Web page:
The Honduran milksnake naturally ranges in the low elevation points of Nicaragua, Honduras, and northeaster Costa Rica. They generally grow to about 4 to 4.5 feet long and live about 12 to 18 years.

A 20 gallon long aquarium will house one adult milksnake.

You'll find that milksnakes can be very secretive and prefer to hide in the bedding where they feel safe.

Common Garter Snake

 The Thamnophis sirtalis ssp. is common throughout the United States, such as through Florida, Texas, California, Alaska, and New Mexico, as well as parts of Canada. There are at least 12 subspecies of garter snakes that come in colors and patterns ranging from patternless black to tricolored to striped in colors from red to yellow.

Garter snakes can reach up to 4 feet, but most subspecies will range from 1.5 to 3 feet long. They live about 10 to 15 years in captivity.

One adult garter snake will live comfortably in a 20 gallon tank. These snakes can be gentle to handling, but may still bit in defense. It may take some time to make a garter snake docile, as it generally can take time to fully acclimate common garter snakes. They will usually hide most of the time.

Brown House Snake

Lamprophis fuliginosus is one of about a dozen species of house snakes, but it's the only one that has gained popularity in the pet trade. They are generally a shade of brown or terra-cotta. Brown house snakes range from sub-Saharan Africa to the south and eastern areas of Africa.

These snakes range from about 1.5 to 3.5 feet, and one adult can live in a 10 to 15 gallon. They live 12 to 15 years.

Brown house snakes will eat prey including lizards, frogs, and small rodents. They usually do really well on a diet solely consisting of mice.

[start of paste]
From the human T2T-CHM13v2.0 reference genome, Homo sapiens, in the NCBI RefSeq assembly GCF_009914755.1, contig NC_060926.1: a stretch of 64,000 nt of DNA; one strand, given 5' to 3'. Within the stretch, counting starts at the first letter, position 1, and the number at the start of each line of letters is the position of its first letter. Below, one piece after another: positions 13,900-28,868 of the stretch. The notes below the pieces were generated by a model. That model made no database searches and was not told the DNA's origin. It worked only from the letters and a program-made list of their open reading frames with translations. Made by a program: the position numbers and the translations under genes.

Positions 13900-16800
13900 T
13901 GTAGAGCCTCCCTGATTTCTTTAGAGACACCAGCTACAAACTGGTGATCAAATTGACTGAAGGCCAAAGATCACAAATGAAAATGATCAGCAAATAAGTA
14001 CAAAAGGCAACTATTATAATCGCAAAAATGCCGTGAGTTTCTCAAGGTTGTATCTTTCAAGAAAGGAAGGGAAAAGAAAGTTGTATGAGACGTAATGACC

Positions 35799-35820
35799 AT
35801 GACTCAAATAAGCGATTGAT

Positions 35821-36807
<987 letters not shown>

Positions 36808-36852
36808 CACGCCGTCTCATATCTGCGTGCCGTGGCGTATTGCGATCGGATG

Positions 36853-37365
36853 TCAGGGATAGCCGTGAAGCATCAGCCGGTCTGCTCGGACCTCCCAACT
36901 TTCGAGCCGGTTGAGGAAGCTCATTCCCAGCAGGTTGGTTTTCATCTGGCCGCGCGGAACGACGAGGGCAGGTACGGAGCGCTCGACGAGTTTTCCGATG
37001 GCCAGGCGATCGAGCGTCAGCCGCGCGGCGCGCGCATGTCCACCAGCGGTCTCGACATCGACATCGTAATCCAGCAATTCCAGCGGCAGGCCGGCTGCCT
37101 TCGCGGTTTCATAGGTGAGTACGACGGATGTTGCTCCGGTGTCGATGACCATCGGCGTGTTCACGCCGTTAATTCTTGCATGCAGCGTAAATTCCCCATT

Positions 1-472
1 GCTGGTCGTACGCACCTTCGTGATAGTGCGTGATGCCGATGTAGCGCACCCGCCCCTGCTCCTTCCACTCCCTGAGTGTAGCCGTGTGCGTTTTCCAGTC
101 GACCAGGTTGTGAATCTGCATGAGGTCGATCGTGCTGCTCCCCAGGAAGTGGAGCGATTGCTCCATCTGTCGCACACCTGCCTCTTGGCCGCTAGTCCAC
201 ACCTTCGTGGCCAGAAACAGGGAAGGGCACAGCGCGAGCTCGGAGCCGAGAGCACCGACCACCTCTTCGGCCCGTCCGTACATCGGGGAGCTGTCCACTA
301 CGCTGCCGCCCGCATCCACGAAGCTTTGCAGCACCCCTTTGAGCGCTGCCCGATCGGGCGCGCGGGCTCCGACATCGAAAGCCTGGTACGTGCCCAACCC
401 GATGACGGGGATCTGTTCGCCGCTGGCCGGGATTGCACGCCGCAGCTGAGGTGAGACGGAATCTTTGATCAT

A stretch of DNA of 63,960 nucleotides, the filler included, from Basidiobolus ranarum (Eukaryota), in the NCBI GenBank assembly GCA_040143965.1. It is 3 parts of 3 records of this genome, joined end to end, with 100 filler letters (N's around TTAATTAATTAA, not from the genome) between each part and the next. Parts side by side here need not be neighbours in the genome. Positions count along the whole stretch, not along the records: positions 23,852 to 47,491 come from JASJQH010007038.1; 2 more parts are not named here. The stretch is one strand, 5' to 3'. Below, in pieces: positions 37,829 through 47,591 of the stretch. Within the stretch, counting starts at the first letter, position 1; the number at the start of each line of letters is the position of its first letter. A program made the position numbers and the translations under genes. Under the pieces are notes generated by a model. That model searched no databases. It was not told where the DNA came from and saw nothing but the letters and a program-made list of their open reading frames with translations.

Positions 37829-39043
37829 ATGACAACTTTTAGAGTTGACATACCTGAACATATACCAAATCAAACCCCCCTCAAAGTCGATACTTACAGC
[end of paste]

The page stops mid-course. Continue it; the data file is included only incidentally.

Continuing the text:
House snakes typically do not bite, but their temperament will vary greatly. Generally, until they've been fully tamed, they will smear musk and poo on you when you try to handle them, which isn't uncommon to many snake species.

Rosy Boa

 Charina trivigata has about 4 different subspecies that are common to the pet market. The coastal rosy boa (C. t. roseofusca) commonly found in southeastern California and northwestern Baja California with stripes ranging from pale rose, deep tan, or orange, against a gray background. The desert rosy boa (C. t. gracia) ranges from southcentral California to central-western Arizona; it has a similar appearance to the coastal rosy with brown stripes on a gray background. The Central Baja rosy boa (C. t. saslowi) is common to southern and central Baja California Norte. It has well-defined, straight stripes ranging from orange to russet against a steel gray backgroung. The Mexican rosy boa (C. t. trivirgata) is common to northwestern Sonora, Mexico, southern Baja Peninsula, Isla Cedros, and south-central Arizona.

Rosy boas reach about 2 to 4 feet, and live about 15 years or more. They do well in 20 gallon aquariums.

This snake is usually easy to handle, but can develop an avid feeding response if you have the smell of mice on your fingers or hands. Rosies need to be handled regularly in order to prevent them from becoming aggressive.

East African Sand Boa

Eryx colubrinus is common to East Africa; most have been imported to the United States from Tanzania or Kenya. They range in colors from orange and black to light gray and black. There are designer morphs such as snow, stripe, tiger, and albino phases. You can also find the rough and smooth scale sand boa in the pet market, as well.

One adult sand boa will live happily in a 20 gallon tank, as they generally don't get any longer than 2.5 to 2 feet long. They have an average lifespan of about 15 years.

Sand boas like to hide a lot, and you'll find that they really don't have to be on sand, aspen makes good substrate, too. Sand boas can be nippy as baby and younger juveniles, but as they age they calm and become less nippy.

Ball Python

The Python regius, or Royal Python, is one of the more popular pet snakes. They are very docile, and come in a variety of colors, most of which can be quite expensive, such as the albino, piebald, pinstriped, clown, pastel, leucistic, cinnamon, spider, etc. A basic ball python is shades or brown and black, generally you can ID a ball python because of the "alien" markings most have. Ball pythons are naturally found throughout the tropical dry forests and savannas throughout much of West and Central Africa.